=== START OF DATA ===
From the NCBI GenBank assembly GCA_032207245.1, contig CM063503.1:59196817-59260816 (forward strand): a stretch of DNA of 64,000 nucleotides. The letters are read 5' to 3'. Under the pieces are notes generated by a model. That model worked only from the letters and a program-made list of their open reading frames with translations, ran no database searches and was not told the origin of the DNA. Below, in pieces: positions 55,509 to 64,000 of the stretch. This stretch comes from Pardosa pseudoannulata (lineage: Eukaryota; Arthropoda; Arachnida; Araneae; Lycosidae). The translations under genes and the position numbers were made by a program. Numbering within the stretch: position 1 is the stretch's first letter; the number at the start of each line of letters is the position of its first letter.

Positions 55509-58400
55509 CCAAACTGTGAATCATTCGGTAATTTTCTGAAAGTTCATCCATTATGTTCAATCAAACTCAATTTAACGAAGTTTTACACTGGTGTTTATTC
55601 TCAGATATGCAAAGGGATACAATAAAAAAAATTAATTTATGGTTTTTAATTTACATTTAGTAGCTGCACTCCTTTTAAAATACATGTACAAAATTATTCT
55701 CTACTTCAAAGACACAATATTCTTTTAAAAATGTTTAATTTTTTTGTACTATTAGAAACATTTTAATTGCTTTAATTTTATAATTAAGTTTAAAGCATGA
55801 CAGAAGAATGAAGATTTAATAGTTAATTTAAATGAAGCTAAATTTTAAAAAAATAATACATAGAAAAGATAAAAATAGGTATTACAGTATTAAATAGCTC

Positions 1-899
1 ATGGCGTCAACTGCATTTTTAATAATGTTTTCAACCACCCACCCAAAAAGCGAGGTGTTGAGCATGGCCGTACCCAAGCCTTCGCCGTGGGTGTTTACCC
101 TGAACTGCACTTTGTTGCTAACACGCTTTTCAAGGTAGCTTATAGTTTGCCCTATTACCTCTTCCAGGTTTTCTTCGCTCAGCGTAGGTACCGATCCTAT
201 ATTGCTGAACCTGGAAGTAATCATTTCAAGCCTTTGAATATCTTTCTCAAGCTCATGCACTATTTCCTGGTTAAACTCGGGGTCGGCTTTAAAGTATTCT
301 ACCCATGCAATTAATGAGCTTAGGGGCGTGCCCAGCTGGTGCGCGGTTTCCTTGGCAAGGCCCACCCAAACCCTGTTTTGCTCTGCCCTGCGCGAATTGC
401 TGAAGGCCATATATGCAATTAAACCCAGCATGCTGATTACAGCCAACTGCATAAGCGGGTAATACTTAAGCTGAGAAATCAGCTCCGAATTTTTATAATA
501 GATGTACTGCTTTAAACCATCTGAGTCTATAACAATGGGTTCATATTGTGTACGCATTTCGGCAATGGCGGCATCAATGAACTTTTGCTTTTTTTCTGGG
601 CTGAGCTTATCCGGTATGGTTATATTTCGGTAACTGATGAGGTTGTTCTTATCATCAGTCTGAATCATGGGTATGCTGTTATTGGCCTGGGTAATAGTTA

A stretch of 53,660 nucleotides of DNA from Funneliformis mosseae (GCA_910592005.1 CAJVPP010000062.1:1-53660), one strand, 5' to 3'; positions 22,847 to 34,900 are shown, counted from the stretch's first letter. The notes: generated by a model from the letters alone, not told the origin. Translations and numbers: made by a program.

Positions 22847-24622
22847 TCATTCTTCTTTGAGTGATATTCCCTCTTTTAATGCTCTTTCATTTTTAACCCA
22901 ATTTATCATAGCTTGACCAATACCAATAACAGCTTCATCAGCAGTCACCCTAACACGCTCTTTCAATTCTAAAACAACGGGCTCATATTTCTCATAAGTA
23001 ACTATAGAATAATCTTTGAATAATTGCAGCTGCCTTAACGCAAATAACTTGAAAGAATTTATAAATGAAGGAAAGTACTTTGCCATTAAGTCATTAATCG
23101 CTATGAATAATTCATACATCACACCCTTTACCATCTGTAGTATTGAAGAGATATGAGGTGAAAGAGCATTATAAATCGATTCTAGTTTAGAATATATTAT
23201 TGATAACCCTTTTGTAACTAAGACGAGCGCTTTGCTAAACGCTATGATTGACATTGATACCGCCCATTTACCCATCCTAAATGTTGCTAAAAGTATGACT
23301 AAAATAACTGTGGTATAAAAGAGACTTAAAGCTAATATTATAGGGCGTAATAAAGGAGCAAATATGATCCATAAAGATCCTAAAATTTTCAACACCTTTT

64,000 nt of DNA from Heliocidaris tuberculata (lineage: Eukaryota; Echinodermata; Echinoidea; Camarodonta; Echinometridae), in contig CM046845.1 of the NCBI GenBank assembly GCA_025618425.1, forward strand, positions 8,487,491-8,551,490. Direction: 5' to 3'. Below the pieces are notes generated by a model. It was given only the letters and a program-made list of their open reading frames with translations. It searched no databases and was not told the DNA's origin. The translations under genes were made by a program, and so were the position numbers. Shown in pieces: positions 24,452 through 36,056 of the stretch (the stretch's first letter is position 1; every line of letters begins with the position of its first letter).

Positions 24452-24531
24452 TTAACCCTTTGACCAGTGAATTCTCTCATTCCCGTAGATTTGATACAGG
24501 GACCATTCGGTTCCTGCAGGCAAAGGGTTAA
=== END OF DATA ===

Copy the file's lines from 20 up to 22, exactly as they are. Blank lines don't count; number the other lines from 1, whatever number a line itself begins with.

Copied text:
23101 CTATGAATAATTCATACATCACACCCTTTACCATCTGTAGTATTGAAGAGATATGAGGTGAAAGAGCATTATAAATCGATTCTAGTTTAGAATATATTAT
23201 TGATAACCCTTTTGTAACTAAGACGAGCGCTTTGCTAAACGCTATGATTGACATTGATACCGCCCATTTACCCATCCTAAATGTTGCTAAAAGTATGACT
23301 AAAATAACTGTGGTATAAAAGAGACTTAAAGCTAATATTATAGGGCGTAATAAAGGAGCAAATATGATCCATAAAGATCCTAAAATTTTCAACACCTTTT